March 14, 2013
With the massive 405 Project now two-thirds complete, officials have unveiled a staggered endgame schedule which calls for major portions of the project to wrap up this year while work on one troublesome segment continues into 2014.
The delay involves the project’s middle segment—chiefly in the area around Montana Avenue and Church Lane—where utility relocations and the necessity of shifting Sepulveda Boulevard have proved vastly more time-consuming than expected.
Overall, unforeseen utility relocation issues have not only eaten up valuable time but also have driven up the cost of building the project, according to a briefing presented this week to Metro’s Construction Committee.
Engineering challenges involving a single 12-foot-by-12-foot box encasing a storm drain under Sepulveda Boulevard were particularly problematic, project manager Mike Barbour told the committee. In addition, 16 retaining walls needed to be torn down and rebuilt because they were deemed to be structurally unsound.
Metro officials say that even with the unanticipated obstacles, the project’s “design-build” construction process, in which engineering takes place as work moves along, has saved hundreds of millions of dollars and seven years of building time.
As it stands now, virtually all of the utilities have now been relocated, and the project is on track to finish work on most major elements by year’s end—including the Wilshire flyover ramps and all three bridges that have been demolished and are being rebuilt as part of the project.
The heart of the undertaking is construction of a 10-mile northbound carpool lane on the 405 Freeway from the 10 to the 101. When completed, it will form part of a 100-mile carpool lane through Los Angeles and Orange Counties, believed to be the nation’s longest such stretch.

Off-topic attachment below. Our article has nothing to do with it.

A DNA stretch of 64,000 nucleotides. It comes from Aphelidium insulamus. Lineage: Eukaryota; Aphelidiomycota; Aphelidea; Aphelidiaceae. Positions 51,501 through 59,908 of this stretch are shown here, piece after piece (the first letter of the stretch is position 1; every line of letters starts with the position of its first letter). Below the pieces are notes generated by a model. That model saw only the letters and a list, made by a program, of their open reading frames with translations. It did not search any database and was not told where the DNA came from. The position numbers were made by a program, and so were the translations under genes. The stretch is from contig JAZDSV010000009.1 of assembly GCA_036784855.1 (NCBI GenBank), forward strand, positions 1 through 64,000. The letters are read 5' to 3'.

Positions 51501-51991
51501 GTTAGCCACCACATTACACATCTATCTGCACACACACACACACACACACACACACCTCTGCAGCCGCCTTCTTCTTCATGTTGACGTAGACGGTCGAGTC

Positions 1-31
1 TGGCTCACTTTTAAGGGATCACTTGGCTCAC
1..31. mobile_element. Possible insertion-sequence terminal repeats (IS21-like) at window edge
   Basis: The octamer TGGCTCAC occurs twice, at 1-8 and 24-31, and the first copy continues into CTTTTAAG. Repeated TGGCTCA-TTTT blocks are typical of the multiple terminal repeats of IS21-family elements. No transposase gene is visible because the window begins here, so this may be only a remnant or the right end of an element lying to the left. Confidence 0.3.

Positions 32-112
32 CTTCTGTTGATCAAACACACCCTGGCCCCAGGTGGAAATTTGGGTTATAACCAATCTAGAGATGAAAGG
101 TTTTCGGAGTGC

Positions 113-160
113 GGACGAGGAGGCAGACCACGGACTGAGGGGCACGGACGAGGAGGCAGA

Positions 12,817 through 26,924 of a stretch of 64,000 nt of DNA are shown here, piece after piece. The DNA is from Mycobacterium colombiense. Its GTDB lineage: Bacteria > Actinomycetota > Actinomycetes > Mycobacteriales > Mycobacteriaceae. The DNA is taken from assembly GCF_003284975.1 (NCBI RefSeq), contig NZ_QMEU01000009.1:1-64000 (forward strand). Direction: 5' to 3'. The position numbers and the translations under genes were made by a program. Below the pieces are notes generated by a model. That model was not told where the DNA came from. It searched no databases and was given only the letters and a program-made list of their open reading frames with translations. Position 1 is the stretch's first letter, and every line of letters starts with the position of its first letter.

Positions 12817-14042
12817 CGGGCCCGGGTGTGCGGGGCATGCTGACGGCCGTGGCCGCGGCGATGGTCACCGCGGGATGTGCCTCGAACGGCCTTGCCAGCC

In addition to building the carpool lane and demolishing and reconstructing the Sunset, Skirball and Mulholland bridges, workers have realigned 28 on- and off-ramps, widened more than a dozen underpasses and constructed some 18 miles of retaining and sound walls.
The southernmost segment of the project, running from the 10 Freeway to Wilshire Boulevard, is expected to open by mid-year, while the north stretch is on target to finish by year’s end, Barbour said.
The sheer size and complexity of the project has made things difficult for those who live in the area, Barbour acknowledged. But the end is in sight.
“They’re getting through it,” he said in a recent interview. “We’re as frustrated as they are. It’s been a long, torturous job.”
March 14, 2013
It was 1913 when William Mulholland famously declared, “There it is. Take it.”
But it wasn’t until 1915 that thirsty folks down in the city of Los Angeles could actually take a swig of all that Owens River water pouring into the Los Angeles Aqueduct.
The missing link? The City Trunk Line, known at the time as the “San Fernando Syphon,” an underground water pipe stretching from Sylmar across the Valley (not yet part Los Angeles) through a tunnel in the Santa Monica Mountains to the Franklin Reservoir above Beverly Hills.
With the trunk line’s completion on June 6, 1914, and connecting pipes finished the following year, Mulholland’s aqueduct at last had a direct connection to the city whose growth it would fuel so explosively in the decades to come.
Now, 99 years later, a new generation of Angelenos is feeling its power. And not in a good way.
Commuters on Coldwater Canyon Avenue, a major thoroughfare between the San Fernando Valley and the Westside, recently learned that the street will be closing between Mulholland Drive and Ventura Boulevard for nearly five weeks, from March 23-April 25, so that the city’s Department of Water and Power can replace a 1.3-mile segment of the aging pipe. [Updated 4/24/13: Coldwater Canyon has been reopened, two days ahead of schedule, city officials announced. However, restrictions on left-hand turns are still in place through June 1.)
Clearly, the inconvenience will be sizeable. As Supervisor Zev Yaroslavsky told reporters at a news conference this week announcing the closure: “You can put lipstick on a pig, but it’s still a pig. And this is a pig of a project.”
But he and other local leaders emphasized that the work is important—and unavoidable.
Corroded and susceptible to leaks, a section of the trunk line burst sensationally in 2009, sending millions of gallons of water bursting through the pavement and damaging homes and businesses around Coldwater Canyon and Ventura Boulevard. Earlier, in 2002, the line ruptured in Pacoima after workers inadvertently scraped the pipe, hastening corrosion on that segment to the breaking point.